Senate panel hears 'born-alive' legislation

FRANKFORT – Legislation titled the Born-Alive Infant Protection Act passed a Senate committee today.

The measure, known as Senate Bill 9, would require that a child born alive – under any circumstance – be given the appropriate medical care to preserve the infant’s life, said Sen. Whitney Westerfield, R-Crofton, who sponsored the bill along with Senate Republican Floor Leader Damon Thayer of Georgetown. Any violation of the proposed law could result in the medical provider’s license being revoked and felony charges.

“I believe Kentucky ought to have a law that protects children born alive,” Westerfield said while testifying before the Senate Veterans, Military Affairs & Public Protection Committee. “Like many of you all, I was called here to serve in the Senate because I wanted to stand for the unborn.”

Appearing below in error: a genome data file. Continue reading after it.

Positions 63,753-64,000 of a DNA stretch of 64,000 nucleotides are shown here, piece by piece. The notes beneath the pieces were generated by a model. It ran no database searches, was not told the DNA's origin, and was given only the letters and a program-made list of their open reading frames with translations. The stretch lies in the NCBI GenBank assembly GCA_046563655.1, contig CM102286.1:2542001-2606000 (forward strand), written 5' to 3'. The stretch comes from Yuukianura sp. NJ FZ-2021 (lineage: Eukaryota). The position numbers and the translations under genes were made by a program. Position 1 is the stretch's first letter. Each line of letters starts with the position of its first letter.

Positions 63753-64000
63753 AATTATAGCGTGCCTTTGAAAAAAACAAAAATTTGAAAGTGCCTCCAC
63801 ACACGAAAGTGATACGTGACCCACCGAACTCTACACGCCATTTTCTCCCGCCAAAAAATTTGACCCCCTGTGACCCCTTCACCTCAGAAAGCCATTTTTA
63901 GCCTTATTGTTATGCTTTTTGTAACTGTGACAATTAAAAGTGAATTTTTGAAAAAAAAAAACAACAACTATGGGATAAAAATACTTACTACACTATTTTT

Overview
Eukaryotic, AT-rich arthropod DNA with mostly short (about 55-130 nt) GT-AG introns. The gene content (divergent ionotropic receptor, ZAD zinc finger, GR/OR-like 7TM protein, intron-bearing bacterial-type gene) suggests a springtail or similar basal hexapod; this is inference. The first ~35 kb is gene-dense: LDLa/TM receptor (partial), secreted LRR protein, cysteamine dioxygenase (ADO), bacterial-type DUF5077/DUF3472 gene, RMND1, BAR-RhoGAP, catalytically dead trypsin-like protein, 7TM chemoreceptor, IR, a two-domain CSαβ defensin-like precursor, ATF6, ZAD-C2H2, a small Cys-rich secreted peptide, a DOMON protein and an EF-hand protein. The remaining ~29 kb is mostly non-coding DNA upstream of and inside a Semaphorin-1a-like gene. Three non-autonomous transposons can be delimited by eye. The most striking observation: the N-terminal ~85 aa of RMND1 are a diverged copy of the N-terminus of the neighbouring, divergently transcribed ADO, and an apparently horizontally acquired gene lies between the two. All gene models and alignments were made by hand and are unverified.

SB 9 would also formalize that any born-alive infant shall be treated as a legal person in state statutes. Another provision would ban scientific research on born-alive infants.

“A baby’s heart can be seen as soon as 22 days after conception,” Westerfield said. “Each life is human DNA that has never before existed and will never exist again.” He added that an abortion happens in the United States about once every 30 seconds, and roughly one out of four women have had an abortion.

SB 9 contains an emergency clause, meaning it would become effective immediately upon successfully making it through the legislative process rather than 90 days after adjournment. The bill now goes to the full Senate for consideration